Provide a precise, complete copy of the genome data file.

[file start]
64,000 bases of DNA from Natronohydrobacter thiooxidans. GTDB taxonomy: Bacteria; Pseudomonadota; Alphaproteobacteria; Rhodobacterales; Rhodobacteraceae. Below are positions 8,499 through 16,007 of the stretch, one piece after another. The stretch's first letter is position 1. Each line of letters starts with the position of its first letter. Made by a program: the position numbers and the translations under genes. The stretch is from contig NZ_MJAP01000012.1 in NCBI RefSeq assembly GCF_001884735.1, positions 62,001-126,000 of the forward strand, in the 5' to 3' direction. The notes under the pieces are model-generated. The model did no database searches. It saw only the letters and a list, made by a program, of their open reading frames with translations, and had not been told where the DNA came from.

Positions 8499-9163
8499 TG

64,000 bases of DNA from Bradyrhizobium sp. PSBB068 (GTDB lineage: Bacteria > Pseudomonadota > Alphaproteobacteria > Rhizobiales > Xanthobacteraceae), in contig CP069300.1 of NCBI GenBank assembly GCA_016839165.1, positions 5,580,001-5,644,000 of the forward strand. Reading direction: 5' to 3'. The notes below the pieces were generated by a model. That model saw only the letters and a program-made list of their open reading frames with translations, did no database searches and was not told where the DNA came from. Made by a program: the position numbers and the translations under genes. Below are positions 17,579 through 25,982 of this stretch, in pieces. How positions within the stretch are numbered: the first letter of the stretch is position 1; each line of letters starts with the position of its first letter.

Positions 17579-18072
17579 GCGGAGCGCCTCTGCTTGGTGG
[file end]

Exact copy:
64,000 bases of DNA from Natronohydrobacter thiooxidans. GTDB taxonomy: Bacteria; Pseudomonadota; Alphaproteobacteria; Rhodobacterales; Rhodobacteraceae. Below are positions 8,499 through 16,007 of the stretch, one piece after another. The stretch's first letter is position 1. Each line of letters starts with the position of its first letter. Made by a program: the position numbers and the translations under genes. The stretch is from contig NZ_MJAP01000012.1 in NCBI RefSeq assembly GCF_001884735.1, positions 62,001-126,000 of the forward strand, in the 5' to 3' direction. The notes under the pieces are model-generated. The model did no database searches. It saw only the letters and a list, made by a program, of their open reading frames with translations, and had not been told where the DNA came from.

Positions 8499-9163
8499 TG

64,000 bases of DNA from Bradyrhizobium sp. PSBB068 (GTDB lineage: Bacteria > Pseudomonadota > Alphaproteobacteria > Rhizobiales > Xanthobacteraceae), in contig CP069300.1 of NCBI GenBank assembly GCA_016839165.1, positions 5,580,001-5,644,000 of the forward strand. Reading direction: 5' to 3'. The notes below the pieces were generated by a model. That model saw only the letters and a program-made list of their open reading frames with translations, did no database searches and was not told where the DNA came from. Made by a program: the position numbers and the translations under genes. Below are positions 17,579 through 25,982 of this stretch, in pieces. How positions within the stretch are numbered: the first letter of the stretch is position 1; each line of letters starts with the position of its first letter.

Positions 17579-18072
17579 GCGGAGCGCCTCTGCTTGGTGG